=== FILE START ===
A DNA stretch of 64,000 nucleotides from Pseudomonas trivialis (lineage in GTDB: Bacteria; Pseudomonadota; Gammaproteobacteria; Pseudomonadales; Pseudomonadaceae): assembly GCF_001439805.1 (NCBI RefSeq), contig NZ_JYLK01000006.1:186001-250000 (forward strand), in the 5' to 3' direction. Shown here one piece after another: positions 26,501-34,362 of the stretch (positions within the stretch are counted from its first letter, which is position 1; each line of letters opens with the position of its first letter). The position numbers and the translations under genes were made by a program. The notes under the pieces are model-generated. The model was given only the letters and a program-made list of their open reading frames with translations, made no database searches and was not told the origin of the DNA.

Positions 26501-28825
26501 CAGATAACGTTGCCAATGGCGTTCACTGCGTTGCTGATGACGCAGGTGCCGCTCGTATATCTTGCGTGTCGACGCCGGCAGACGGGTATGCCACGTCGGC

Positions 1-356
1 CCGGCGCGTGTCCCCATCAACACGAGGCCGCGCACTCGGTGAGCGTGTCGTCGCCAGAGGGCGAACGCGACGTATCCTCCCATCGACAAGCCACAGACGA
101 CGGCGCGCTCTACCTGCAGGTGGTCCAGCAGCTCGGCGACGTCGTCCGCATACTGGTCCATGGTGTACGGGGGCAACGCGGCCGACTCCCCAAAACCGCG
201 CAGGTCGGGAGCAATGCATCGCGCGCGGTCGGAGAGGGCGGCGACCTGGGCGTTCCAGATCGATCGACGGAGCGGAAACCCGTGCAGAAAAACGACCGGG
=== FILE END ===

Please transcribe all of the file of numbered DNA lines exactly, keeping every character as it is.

A DNA stretch of 64,000 nucleotides from Pseudomonas trivialis (lineage in GTDB: Bacteria; Pseudomonadota; Gammaproteobacteria; Pseudomonadales; Pseudomonadaceae): assembly GCF_001439805.1 (NCBI RefSeq), contig NZ_JYLK01000006.1:186001-250000 (forward strand), in the 5' to 3' direction. Shown here one piece after another: positions 26,501-34,362 of the stretch (positions within the stretch are counted from its first letter, which is position 1; each line of letters opens with the position of its first letter). The position numbers and the translations under genes were made by a program. The notes under the pieces are model-generated. The model was given only the letters and a program-made list of their open reading frames with translations, made no database searches and was not told the origin of the DNA.

Positions 26501-28825
26501 CAGATAACGTTGCCAATGGCGTTCACTGCGTTGCTGATGACGCAGGTGCCGCTCGTATATCTTGCGTGTCGACGCCGGCAGACGGGTATGCCACGTCGGC

Positions 1-356
1 CCGGCGCGTGTCCCCATCAACACGAGGCCGCGCACTCGGTGAGCGTGTCGTCGCCAGAGGGCGAACGCGACGTATCCTCCCATCGACAAGCCACAGACGA
101 CGGCGCGCTCTACCTGCAGGTGGTCCAGCAGCTCGGCGACGTCGTCCGCATACTGGTCCATGGTGTACGGGGGCAACGCGGCCGACTCCCCAAAACCGCG
201 CAGGTCGGGAGCAATGCATCGCGCGCGGTCGGAGAGGGCGGCGACCTGGGCGTTCCAGATCGATCGACGGAGCGGAAACCCGTGCAGAAAAACGACCGGG